Today, we received some good news at the Vanguard Centre. Our landlord, Network Rail, had sent out a premises inspection team to make sure we are looking after the venue and have the necessary health and safety policies and fire precautions in place, and we passed our inspection with flying colours. The inspector even remarked that he was impressed with us and that none of the other properties he had inspected recently came close to us in terms of preparation and readiness for a visit on short notice.
Obviously, we are happy to have passed the inspection, and it is always nice to hear when people think we are doing a good job. However, it got me thinking about the duty of care that businesses have towards their staff and customers, and that martial arts clubs have towards their instructors and students.
There are both legal and moral obligations, as far as I am concerned. In some ways, the legal requirements do not go far enough, and we make a point of surpassing them with a significantly greater effort to care for the people who spend time in our venue. Our moral obligations are important, and we should never allow ourselves to lose sight of doing what is right in the scramble to keep a business open.
We make sure that all our staff have nationally recognised, up to date first aid training certificates, and that our first aid kits are well stocked. We rarely have to use our first aid skills or kits, but it is good practice to ensure that the skills and tools are there in case they are needed. Furthermore, we do the dry and boring paperwork of risk assessments, keeping these up to date and relevant, and making sure that all our activities adhere to them.
We make sure that we have all the necessary firefighting equipment in the venue and that we go to lengths to reduce the chances of any kind of fire occurring, including electrical fires from faulty electronic equipment or wiring. We take this seriously!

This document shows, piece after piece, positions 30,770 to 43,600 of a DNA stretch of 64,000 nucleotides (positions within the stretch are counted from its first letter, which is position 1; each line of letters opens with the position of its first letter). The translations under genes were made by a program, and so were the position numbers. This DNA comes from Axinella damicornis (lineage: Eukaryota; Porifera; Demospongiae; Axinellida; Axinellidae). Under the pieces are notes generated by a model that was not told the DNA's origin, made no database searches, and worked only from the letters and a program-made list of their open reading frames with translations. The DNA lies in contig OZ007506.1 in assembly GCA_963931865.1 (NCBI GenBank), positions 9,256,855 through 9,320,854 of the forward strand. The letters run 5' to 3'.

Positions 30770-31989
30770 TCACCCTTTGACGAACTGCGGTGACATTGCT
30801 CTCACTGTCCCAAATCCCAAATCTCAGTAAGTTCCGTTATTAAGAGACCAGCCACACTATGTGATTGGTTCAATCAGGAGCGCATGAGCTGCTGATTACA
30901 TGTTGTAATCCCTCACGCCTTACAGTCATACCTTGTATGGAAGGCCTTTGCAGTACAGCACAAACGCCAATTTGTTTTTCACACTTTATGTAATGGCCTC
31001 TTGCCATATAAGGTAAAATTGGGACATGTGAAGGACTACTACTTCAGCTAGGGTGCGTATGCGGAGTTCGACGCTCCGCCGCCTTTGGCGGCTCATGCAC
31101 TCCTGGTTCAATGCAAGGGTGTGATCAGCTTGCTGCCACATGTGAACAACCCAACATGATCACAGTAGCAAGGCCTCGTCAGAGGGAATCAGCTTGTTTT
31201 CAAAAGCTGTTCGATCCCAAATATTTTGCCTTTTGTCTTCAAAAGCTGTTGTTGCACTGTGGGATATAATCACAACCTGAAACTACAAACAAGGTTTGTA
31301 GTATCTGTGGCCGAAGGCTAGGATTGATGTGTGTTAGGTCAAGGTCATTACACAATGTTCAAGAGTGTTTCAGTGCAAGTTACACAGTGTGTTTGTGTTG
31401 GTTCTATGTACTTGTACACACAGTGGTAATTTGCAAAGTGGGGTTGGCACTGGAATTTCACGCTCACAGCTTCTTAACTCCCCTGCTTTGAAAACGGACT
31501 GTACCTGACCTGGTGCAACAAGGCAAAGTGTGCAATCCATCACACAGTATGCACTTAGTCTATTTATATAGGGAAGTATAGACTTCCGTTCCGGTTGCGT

Not every business takes it all so seriously, or bothers to keep the paperwork up to date. It is all pretty boring, and quite expensive, but nonetheless we feel that it is the mark of a responsible and professional organisation to do what should be done to ensure the safety of everyone who comes into the venue. Martial arts clubs, especially those run on a shoestring budget by volunteers, often experience “near misses” that people sort of joke about in the pub afterwards – and I have been part of clubs like this in the past – but it really should be a wake-up call to pay a bit more attention to safety and professionalism.
At the Academy of Historical Arts, in our full-time training venue at the Vanguard Centre and at our professional club Liverpool HEMA, we take pains to make sure that we lead by example and show what is possible when you just make the effort to do things correctly according to both the legal and moral obligations to care for people and to help students achieve greater heights.
We are always happy to discuss these issues with other clubs that might need a bit more help understanding what needs to be done, and we are in the process to creating some quite detailed guidance to help club leaders understand this sort of thing; the guidance will be made available to our affiliated clubs as soon as we are happy with it (and have the time to proofread it properly!).
Our challenge to readers from any other martial arts clubs: what can your organisation do today to make your venue and activities safer and more productive for everyone involved?